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Scenarios and Goals

Retired Content

This content is outdated and is no longer being maintained. It is provided as a courtesy for individuals who are still using these technologies. This page may contain URLs that were valid when originally published, but now link to sites or pages that no longer exist.

The latest Enterprise Library information can be found at the Enterprise Library site.

The Security Application Block is designed to address the most common tasks developers face when they are writing applications that require security functionality. These tasks have been arranged according to scenarios. Each scenario gives an example of a real-world situation, such as authenticating a user; discusses the security functions the situation requires; and shows the code that accomplishes the task.

The goal of arranging these tasks according to scenarios is to give the code some context. Instead of showing an isolated group of methods, with no sense of where they can best be used, scenarios provide a setting for the code, putting it in situations familiar to many developers whose applications must use security features.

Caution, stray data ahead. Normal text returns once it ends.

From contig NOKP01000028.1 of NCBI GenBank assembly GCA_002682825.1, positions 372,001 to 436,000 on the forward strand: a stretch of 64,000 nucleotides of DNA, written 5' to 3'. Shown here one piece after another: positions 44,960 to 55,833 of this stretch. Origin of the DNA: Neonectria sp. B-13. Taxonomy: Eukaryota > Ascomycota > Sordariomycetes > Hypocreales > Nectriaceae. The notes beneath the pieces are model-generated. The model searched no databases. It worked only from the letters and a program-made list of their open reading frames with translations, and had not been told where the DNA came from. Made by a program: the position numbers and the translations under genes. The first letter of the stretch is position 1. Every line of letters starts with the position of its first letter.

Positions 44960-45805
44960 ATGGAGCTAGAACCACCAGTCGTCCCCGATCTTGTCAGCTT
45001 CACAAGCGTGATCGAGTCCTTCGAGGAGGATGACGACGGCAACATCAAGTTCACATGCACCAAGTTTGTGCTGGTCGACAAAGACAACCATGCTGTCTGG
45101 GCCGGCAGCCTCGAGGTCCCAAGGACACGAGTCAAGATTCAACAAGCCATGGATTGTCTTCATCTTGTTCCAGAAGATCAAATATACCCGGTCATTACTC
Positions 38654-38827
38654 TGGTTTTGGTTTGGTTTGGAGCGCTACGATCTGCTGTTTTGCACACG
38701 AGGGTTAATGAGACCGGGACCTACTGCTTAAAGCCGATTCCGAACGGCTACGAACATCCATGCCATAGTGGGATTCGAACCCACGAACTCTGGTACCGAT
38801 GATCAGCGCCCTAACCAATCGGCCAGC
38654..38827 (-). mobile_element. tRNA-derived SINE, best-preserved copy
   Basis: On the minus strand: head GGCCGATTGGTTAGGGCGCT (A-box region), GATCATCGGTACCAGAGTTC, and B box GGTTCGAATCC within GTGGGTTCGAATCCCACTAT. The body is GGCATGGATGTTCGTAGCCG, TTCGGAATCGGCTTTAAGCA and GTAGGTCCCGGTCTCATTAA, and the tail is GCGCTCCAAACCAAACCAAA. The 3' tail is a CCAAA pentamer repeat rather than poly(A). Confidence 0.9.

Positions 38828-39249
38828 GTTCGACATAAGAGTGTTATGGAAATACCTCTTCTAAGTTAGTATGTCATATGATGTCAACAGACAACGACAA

The scenarios are the following:

  • Obtaining a temporary token for an authenticated user
  • Authenticating a user using a token
  • Ending a user session (expire a token)
  • Determining if a user is authorized to perform a task

For more information about each of these scenarios, see Key Scenarios

When to Use the Security Application Block

The Security Application Block includes implementations of the following functions:

  • Authorization
  • Security-related caching and session management

If your applications require the provided implementations, you can use the application block to provide this functionality. However, the application block is also designed to be extensible and includes generic providers for each function. You can adapt the providers to meet your own security requirements.

Ff647153.note(en-us,PandP.10).gifNote:
If you use the Security Application Block to cache security-related information, the default caching store provider for the security cache is the Caching Application Block. Although the Caching Application Block can be configured to encrypt cache data in backing stores, the application block does not support encryption of cache data stored in memory. If an attacker compromises the computer and accesses the memory of your process, he or she can access information stored in the cache. If this threat is significant for your application, you should avoid storing sensitive information such as credit card numbers or passwords in the cache or use an alternate caching store provider that supports in-memory encryption.

Retired Content

This content is outdated and is no longer being maintained. It is provided as a courtesy for individuals who are still using these technologies. This page may contain URLs that were valid when originally published, but now link to sites or pages that no longer exist.

The latest Enterprise Library information can be found at the Enterprise Library site.
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